So, it’s just over six weeks until I leave London heading to New Zealand for #WalkNZ.
I’m still excited but the fear and stress is starting to kick in.
My to-do list appears to be growing rather than shrinking, training is virtually non-existent, and don’t even talk to me about my four-page-long kit list (clearly all of which is not going to fit into the ultralight and rather small backpack the boyfriend bought me). Add to that everyone else’s fears that they are imposing on me, and at times I seem to have forgotten the excitement of this grand adventure.
Certainly, the last couple of weeks my head has been in a bit of a state trying to comprehend all that still needs to be done, and all the while there has been a little voice in the back of my head increasingly whispering the same old question to me: “Do you really think you can do it?”
Sometimes I think this planning stage for the Te Araroa trail is the hardest part. Putting one foot in front of the other seems decidedly easy in comparison to the self-inflicted stress I’m putting myself under.
More than once I’ve come up with an excuse why I can’t go to the gym or why I failed to do a training walk. Some people think it’s acceptable to train as you walk during the expedition. I’d like to at least be a little prepared.
The thing is all these thoughts are blinkered. If I take a step back away from the craziness in my head, I realise that actually I should be giving myself a great big pat on the back.
“If you ‘think’ something is possible, there is always room for doubt. If you ‘know’ something is possible, doubt will struggle to get a foothold”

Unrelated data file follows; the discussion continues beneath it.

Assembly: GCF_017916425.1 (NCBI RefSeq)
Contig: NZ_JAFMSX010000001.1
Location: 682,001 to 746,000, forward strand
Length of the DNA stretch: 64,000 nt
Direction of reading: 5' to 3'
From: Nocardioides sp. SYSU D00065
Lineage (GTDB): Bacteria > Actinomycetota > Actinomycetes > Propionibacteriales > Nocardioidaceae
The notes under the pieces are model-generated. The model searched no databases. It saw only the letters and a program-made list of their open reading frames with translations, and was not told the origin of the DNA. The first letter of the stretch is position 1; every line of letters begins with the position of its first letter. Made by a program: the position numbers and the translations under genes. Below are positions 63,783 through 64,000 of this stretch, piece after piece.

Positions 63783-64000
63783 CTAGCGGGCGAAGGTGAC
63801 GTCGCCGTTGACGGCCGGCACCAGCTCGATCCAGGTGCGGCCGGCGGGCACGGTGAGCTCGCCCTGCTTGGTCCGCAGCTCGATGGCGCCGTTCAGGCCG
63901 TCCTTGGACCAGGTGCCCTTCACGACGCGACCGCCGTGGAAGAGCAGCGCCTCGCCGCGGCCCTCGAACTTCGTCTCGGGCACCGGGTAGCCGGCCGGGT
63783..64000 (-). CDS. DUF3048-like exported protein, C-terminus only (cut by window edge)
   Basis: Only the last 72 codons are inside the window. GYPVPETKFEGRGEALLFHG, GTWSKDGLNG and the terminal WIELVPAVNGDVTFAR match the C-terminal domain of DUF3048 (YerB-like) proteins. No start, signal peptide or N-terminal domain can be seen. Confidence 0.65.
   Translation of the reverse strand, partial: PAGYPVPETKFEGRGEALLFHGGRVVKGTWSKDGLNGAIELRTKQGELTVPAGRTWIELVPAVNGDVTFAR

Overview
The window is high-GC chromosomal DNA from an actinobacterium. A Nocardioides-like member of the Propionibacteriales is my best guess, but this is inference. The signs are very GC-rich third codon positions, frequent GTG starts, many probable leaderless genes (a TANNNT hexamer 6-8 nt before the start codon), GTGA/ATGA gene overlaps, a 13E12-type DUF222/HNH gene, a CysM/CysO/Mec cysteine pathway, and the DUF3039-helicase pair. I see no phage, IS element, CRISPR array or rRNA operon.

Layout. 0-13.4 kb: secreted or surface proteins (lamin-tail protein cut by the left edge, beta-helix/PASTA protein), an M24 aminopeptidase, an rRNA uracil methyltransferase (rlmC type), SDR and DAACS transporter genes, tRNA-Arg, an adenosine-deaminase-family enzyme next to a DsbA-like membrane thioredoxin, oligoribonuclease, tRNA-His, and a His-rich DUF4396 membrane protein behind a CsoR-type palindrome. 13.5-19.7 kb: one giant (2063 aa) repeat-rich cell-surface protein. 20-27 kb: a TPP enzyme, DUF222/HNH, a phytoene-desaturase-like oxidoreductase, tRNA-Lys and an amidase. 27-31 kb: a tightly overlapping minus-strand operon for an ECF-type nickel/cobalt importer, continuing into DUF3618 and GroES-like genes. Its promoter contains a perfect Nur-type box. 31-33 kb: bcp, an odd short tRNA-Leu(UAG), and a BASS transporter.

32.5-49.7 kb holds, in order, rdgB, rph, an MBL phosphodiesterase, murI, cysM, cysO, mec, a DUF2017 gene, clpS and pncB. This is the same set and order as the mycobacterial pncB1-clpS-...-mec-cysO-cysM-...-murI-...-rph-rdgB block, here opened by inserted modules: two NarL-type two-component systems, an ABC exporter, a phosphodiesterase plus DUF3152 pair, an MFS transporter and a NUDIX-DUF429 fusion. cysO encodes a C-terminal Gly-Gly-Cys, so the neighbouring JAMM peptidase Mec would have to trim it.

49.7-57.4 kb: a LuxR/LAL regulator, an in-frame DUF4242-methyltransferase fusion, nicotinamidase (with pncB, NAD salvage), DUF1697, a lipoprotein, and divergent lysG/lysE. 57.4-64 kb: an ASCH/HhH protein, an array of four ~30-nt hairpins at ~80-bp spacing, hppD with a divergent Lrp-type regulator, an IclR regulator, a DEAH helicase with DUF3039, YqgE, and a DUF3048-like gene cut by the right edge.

I’ve actually finished my route plan and trip details (all 33 pages of spreadsheets). And although after tallying up all the days I will only just make my plane back to London, this is a minor technicality and the simple removal of some rest days gives me back some flexibility.
I’ve completed a kayaking course and a river crossing course – both of which have upskilled me and given me a boost in confidence knowing that I can tackle both these demons while self-doubt should stay firmly in the background.
I’ve also already had several sessions on self-defence – the muscle memory is a bit slow but it’s fascinating and a good laugh, and the warm-up is quite a good cardio workout. I just hope I never have to use what I’m learning.
I’ve also sorted my tax return (and paid) for this year, booked the dentist before I leave, had an eye check, bought some prescription sunglasses, and have purchased a super lightweight tent.
So why do I still feel so shit?
Well, some days I don’t. It really all depends what thoughts might be streaming through my head in any given moment.
The important thing for me is to not buy in to the naysayers and fearmongers, the bad thoughts and negative voices that tell me I’m not good enough and there’s no way I’m going to be able to do this.
Because actually that’s not true. I can do this. Anyone can.
I’m solo walking the 3,000km Te Araroa trail down the length of New Zealand to raise awareness of self-doubt and low self-esteem, which are linked to mental health problems. I want to show that these negative thoughts don’t have to hold us back from achieving our goals and dreams.
In aid of this cause, I’m fundraising for Mind, the mental health charity in the UK, so that money can go to services and support systems to help people with mental health problems, some of whom may also have been affected by the debilitating effects of self-doubt and low self-esteem. To lend your support and donate, please visit my fundraising page here.
If you’re in New Zealand and want to support my effort and mental health, I’m also fundraising for the Mental Health Foundation of New Zealand. To support my cause, please visit my fundraising page here.